The story of how a Canadian company warned the world of coronavirus nine days before WHO did.
Late last year, COVID-19 (widely known as coronavirus) surfaced in a seafood market in China. Dozens of cases with leading symptoms of pneumonia and fever were being treated, the government of Wuhan confirmed on December 31. As COVID-19 has never been seen before, the only sources of information that were available to predict the spread of the virus at that time were social media, reports… and airline data.
After seeing the SARS virus firsthand in Toronto, Dr. Kamran Khan, a physician specialized in infectious diseases, was looking for a better way to anticipate an outbreak. From his efforts, Bluedot, a Toronto-based company was born. Bluedot provides predictions for governments and health organizations of upcoming epidemics using artificial intelligence.
They gather news and reports from hundreds of thousands of sources in 65 languages. For this vast amount of articles, they utilized natural language processing and machine learning techniques to extract and categorize reports. This is how they first came across the escalating situation in Wuhan. Given an unknown, possibly infectious virus, what is the fastest way for a virus to spread? Airlines, of course. With that in hand, they correctly predicted Bangkok, Hong Kong, Tokyo, Taipei, Phuket, Seoul, and Singapore to be the next major cities infected.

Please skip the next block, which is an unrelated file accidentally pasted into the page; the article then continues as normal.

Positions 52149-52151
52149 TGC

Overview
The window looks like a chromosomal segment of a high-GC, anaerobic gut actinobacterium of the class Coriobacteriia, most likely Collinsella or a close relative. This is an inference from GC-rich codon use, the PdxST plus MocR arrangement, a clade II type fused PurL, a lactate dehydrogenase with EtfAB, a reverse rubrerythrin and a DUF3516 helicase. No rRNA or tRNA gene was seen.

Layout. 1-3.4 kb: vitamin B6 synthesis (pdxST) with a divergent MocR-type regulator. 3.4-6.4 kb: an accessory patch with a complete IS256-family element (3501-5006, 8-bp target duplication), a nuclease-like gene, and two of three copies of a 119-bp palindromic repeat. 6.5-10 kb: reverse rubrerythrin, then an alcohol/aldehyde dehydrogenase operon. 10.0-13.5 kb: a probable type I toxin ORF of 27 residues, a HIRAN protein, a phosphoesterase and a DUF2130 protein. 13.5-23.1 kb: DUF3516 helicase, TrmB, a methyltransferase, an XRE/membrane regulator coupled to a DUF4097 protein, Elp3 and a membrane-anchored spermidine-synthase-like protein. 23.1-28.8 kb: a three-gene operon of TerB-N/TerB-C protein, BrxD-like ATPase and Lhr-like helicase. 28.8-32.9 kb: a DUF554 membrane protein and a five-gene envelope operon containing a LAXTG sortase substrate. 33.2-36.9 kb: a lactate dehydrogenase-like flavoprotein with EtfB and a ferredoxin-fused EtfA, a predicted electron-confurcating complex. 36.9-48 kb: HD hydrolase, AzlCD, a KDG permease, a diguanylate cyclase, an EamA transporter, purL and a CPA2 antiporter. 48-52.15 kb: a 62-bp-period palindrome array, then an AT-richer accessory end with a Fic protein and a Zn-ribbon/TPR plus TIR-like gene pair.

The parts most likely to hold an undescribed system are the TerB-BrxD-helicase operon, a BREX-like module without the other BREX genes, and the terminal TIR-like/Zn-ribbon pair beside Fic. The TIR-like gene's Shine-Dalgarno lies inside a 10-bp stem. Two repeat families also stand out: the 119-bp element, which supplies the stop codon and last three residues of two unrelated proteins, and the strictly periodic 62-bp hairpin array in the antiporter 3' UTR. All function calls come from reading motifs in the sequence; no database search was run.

Other than news, reports, and flight data, they also utilize livestock health reports and population demographics. Though the technique proved to be successful in predicting the Zika virus in 2016 and Ebola in 2014, it does not replace human expertise, as Khan explained to CNBC:
We don’t use artificial intelligence to replace human intelligence, we basically use it to find the needles in the haystack and present them to our team,
While predictions themselves do not stop epidemics, it can give invaluable insights to the already overloaded governments and health organizations on how to organize their resources.